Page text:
Health insurers owe Fla. $3 million

Health insurers that overstated how much money they spent on patients owe the state millions. Florida relies on private health insurers for some state-run programs.

By , Associated Press

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    Florida Gov. Rick Scott, left, talks to St. Petersburg Times reporter Craig Pittman at the annual convention of the Florida Society of Newspaper Editors and Florida Press Association, Friday, July, 1, 2011 in St. Petersburg, Fla. About a month ago, Scott signed a law that handed Florida's Medicaid program over to private health insurers.
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MIAMI (AP) — Private health insurers overstated how much they spent on patient care and owe Florida health officials $3.1 million in refunds for a government children's health care program, according to a recent federal report.

Under a joint state-federal program called the State Children's Health Insurance Program, Florida's Agency for Health Care Administration pays private insurers to provide health insurance for families who aren't eligible for Medicaid but can't afford private insurance. Insurance companies are required to spend at least 85 percent on medical services. If an insurer spends less, it must refund 50 percent of the shortfall to the state.

But between 2003 and 2007, eight of roughly two dozen reports from private health insurers inaccurately reported how much was spent on patient costs and avoided paying state and federal health officials the difference, according to a report by the Department of Health and Human Services' inspector general. Florida health officials should have received $3.1 million in refunds during that time. The report recommends the state repay the federal government its share — $2 million — and increase oversight going forward.

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The inspector general report blamed the mistakes on the state's lax oversight, saying the state agency and its contractor, Florida Healthy Kids Corporation, lacked policies requiring staff to review reports and "reconcile them to supporting records."

The findings were sent to HHS authorities for "any action deemed necessary," according to the report.

Florida Healthy Kids Corporation, which oversees the insurance program for the state, said in a May letter to federal health officials it had recouped the bulk of the funds from the insurers and returned most of the $2 million federal share to the state.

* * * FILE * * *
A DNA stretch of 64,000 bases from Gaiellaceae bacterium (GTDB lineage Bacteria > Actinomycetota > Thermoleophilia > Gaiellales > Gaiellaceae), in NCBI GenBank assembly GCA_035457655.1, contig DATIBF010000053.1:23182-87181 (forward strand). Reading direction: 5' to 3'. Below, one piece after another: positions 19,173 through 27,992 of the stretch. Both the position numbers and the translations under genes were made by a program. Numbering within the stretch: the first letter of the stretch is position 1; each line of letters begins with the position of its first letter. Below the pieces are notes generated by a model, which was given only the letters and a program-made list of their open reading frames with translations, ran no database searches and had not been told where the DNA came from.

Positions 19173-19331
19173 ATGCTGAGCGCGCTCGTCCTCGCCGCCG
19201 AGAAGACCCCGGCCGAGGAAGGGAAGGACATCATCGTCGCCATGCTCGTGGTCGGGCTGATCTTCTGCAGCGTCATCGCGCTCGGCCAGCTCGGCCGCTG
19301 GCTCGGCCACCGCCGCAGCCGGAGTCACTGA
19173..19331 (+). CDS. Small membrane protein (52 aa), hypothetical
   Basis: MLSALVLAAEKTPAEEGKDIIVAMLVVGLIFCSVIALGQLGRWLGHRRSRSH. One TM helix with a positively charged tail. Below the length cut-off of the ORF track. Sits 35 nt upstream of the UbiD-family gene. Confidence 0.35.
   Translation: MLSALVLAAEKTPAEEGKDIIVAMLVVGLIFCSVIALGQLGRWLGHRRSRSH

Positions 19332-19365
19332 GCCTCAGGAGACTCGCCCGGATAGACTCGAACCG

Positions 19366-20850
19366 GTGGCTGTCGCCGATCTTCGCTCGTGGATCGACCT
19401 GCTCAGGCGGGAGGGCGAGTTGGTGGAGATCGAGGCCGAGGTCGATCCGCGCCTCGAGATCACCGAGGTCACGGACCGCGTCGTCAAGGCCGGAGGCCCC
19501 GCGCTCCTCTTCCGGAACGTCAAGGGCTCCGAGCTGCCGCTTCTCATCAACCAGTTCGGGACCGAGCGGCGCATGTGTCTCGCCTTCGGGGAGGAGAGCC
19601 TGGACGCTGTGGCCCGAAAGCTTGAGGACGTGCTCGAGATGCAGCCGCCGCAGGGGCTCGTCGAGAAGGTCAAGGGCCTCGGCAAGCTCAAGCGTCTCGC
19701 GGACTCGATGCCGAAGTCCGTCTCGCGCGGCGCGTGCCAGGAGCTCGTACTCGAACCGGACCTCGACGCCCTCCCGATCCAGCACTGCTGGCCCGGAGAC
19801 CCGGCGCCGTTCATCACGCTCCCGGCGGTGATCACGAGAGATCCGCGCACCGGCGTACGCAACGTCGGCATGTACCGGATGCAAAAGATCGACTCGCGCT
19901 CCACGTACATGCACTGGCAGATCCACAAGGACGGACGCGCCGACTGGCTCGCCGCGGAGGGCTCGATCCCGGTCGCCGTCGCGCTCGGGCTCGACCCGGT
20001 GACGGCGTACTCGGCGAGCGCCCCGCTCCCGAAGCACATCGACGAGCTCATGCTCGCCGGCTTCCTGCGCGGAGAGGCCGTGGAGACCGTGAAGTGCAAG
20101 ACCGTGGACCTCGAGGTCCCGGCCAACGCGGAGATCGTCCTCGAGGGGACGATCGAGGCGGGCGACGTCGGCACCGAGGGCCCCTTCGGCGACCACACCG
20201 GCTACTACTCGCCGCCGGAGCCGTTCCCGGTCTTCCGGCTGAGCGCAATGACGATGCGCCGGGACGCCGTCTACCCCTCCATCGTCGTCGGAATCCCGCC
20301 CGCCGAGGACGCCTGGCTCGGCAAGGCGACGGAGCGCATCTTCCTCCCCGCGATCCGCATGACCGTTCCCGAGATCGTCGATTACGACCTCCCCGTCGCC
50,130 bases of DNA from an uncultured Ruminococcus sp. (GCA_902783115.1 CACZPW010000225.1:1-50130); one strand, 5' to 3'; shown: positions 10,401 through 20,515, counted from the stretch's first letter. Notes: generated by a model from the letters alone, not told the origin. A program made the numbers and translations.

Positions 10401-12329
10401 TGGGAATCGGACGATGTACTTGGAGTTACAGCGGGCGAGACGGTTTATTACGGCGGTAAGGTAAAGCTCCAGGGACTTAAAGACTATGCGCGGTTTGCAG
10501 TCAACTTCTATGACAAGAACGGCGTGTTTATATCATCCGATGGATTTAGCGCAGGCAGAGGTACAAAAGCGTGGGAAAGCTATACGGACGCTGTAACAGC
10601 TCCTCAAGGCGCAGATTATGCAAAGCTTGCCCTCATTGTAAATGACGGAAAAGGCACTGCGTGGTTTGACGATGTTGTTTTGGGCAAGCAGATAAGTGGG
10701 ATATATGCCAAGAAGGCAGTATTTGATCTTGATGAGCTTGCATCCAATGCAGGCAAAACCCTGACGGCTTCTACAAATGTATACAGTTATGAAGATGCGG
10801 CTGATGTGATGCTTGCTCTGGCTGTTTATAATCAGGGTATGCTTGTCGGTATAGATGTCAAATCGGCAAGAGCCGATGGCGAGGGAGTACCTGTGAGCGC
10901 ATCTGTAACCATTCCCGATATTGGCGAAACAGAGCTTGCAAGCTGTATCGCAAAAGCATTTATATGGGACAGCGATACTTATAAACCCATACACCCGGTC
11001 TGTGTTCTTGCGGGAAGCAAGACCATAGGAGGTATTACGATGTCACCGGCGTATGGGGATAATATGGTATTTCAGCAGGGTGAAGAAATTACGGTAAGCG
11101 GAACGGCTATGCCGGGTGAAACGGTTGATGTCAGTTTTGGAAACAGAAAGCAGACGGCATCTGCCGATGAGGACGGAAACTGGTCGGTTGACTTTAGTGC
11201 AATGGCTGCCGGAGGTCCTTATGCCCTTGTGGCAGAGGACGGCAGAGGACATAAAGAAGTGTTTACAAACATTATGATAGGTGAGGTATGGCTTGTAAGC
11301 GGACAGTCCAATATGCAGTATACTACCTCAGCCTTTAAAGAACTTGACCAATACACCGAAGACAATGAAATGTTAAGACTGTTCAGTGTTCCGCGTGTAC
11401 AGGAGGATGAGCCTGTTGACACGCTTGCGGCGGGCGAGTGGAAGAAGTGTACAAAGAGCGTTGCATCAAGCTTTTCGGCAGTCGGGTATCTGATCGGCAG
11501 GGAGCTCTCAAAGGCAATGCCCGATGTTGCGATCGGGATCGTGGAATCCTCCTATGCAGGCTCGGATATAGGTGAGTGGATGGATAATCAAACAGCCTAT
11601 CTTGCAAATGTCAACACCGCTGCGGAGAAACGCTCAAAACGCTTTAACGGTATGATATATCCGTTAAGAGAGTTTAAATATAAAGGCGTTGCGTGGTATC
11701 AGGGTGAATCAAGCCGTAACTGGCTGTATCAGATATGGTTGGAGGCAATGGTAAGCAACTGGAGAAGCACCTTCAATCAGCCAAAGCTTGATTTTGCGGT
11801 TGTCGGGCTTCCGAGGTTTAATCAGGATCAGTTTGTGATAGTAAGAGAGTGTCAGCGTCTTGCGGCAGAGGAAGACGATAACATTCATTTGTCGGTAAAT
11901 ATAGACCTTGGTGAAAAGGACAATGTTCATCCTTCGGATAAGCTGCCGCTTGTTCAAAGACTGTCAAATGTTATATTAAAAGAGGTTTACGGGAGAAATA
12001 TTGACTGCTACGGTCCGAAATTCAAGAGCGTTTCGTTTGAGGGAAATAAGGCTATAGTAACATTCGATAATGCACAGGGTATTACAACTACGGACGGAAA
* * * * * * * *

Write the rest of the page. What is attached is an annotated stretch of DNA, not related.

AHCA told The Associated Press it had repaid federal health officials all but $25,000 and was in the process of returning the last chunk. A spokeswoman also said Florida Healthy Kids Corporation had improved oversight, but declined to elaborate.

The report comes a month after Gov. Rick Scott signed a law putting the state's nearly 3 million Medicaid patients into the hands of private health companies. Patients and doctors complained they couldn't get appointments and were denied medications during a problematic pilot program in five counties.

The latest oversight has critics questioning whether AHCA is equipped to ensure for-profit companies are not lining their pockets with state funds instead of spending it on patient care.

"The job of government is to oversee services that the private sector cannot provide, not to enable private companies to run to the bank with a quarter of the taxpayers' money," said Rep. Elaine Schwartz, a Democrat from Hollywood.

It's not the first time the children's health program has had trouble.

Tampa-based WellCare Health Plans Inc. was charged with engaging in an elaborate scheme to defraud the Florida Medicaid program and Florida Healthy Kids Corporation of about $40 million. WellCare avoided criminal prosecution after agreeing to pay $80 million in restitution in 2009.

"AHCA will have its work cut out to monitor the activities of health plans all over the state," said Laura Goodhue, head of patient advocacy group Florida CHAIN.

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